• Affably Evil: Sam seems extremely nice, supports his unstable stepdaughter Bethany, tries to keep a cordial relationship with ex wife Sally, while also reassuring new fiancé Karen that he loves her even though Sally is back, and claims to have been genuinely in love with Matty. Never mind that he was sixteen, vulnerable, and Sam killed him when he threatened to reveal the truth, and let Sally, his then wife, be wrongly convicted of the murder. When the police start to reinvestigate, and start focusing in on Karen, who had confessed to Sam that she had an altercation with Matty the day of the murder, Sam twists it so that she looks guilty of murder to the police, to throw suspicion off him, and with no care that his stepdaughter Bethany could have been essentially orphaned if her mother went to jail for life.
  • The Alibi: This is what gets Sally found not guilty at the start of the the second series. She had always insisted that she was somewhere else at the time of the murder, but couldn't prove it until someone came forward five years later with a dated and timestamped photo that showed that she couldn't have been murdering Matty Taylor, and be in a park three miles away, at the same time.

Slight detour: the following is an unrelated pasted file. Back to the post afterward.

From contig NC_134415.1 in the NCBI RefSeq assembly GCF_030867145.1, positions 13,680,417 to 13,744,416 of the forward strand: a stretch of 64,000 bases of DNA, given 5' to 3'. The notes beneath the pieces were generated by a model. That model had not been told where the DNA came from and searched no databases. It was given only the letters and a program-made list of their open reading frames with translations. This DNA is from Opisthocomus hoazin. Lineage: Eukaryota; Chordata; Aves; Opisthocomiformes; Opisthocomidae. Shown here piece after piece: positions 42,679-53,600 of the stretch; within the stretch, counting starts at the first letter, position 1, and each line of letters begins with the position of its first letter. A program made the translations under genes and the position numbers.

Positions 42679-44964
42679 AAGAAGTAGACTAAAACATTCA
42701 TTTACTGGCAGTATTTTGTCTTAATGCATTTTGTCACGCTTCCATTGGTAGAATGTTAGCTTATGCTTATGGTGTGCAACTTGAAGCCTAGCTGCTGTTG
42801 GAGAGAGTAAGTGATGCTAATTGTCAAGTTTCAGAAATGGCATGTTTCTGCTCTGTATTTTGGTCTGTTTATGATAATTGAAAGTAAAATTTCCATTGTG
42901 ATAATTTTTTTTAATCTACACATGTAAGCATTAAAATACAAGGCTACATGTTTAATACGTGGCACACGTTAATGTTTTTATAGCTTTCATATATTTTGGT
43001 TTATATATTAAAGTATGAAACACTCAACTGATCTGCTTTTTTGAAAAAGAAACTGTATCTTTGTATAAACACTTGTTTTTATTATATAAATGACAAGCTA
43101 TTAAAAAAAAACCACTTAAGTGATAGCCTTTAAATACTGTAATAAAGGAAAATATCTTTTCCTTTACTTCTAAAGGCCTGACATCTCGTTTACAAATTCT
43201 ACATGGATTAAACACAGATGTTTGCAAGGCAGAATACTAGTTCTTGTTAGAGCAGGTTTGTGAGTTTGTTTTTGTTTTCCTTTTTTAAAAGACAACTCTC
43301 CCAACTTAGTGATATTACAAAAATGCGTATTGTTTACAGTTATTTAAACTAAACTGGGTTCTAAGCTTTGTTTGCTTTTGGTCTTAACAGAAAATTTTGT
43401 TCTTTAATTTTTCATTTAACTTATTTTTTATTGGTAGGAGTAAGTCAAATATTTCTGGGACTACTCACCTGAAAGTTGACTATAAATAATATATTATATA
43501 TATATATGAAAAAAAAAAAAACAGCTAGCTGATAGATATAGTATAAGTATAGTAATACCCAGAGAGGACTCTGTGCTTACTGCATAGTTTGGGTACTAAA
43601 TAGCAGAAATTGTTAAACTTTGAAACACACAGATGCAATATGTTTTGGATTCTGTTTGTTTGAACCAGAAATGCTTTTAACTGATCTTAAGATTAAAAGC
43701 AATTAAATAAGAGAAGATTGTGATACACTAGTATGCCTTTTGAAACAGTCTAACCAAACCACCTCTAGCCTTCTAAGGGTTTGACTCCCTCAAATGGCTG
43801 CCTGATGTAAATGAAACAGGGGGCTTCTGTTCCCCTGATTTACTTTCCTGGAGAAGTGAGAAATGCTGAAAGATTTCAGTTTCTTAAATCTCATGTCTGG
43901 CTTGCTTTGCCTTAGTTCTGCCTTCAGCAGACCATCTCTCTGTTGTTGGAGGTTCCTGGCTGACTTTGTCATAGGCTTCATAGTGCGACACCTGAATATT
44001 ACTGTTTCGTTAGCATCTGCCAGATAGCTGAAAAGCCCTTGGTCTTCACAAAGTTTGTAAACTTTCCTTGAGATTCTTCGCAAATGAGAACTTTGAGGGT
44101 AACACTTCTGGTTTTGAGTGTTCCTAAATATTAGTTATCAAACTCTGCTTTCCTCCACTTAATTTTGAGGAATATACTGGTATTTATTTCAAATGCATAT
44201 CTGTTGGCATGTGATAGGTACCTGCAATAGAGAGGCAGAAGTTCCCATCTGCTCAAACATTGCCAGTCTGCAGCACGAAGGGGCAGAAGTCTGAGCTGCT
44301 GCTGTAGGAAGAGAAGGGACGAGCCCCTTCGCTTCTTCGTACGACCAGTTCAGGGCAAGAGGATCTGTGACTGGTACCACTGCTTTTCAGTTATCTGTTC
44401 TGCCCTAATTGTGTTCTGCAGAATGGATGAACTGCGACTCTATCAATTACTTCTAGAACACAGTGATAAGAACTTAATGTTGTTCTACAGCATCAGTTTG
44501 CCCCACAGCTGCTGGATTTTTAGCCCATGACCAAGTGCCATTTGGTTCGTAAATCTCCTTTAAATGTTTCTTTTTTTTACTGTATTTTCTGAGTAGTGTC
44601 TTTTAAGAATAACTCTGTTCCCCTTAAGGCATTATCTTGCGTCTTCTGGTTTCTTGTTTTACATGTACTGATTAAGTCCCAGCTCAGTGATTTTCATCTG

• Baby Be Mine: Suggested, then averted. It's heavily implied that Alice is so obsessed with having kids of her own that she may have killed her sister and framed her husband to get custody of them. She didn't.
  • Be as Unhelpful as Possible: Practically every suspect that is dragged into an interview room by either DI Hudson in Series One, or DCI Braithwaite in Series Two. Apparently facing a murder charge is preferable to having to reveal your deepest darkest secrets to the police.
  • The Beard: Both Sally and Karen are unknowingly this to Sam in the second series.
  • Beneath Suspicion:
    • The murderer in Series One turns out to be Phil, David's brother, who had been helping him try and get released. Turns out he was only doing that because he felt guilty that his brother had been sent to jail instead of him for the murder.
    • The murderer in Series Two turns out to be Sally’s charming ex husband Sam, who was having an affair with Matty at the time.
  • Beware the Nice Ones: Both the murderers turn out to be the most "helpful" people while everybody else lies.
  • Bond Villain Stupidity: In a serious case of Idiot Ball, if David's brother had just kept his mouth shut, Cathy would of had no suspicions about him and he would have gotten away with it, however it is hinted a few scenes beforehand that David had started to suspect it was him.
  • British Brevity: Two series, both four episodes each, equals the grand sum of eight episodes over three years.
  • By-the-Book Cop: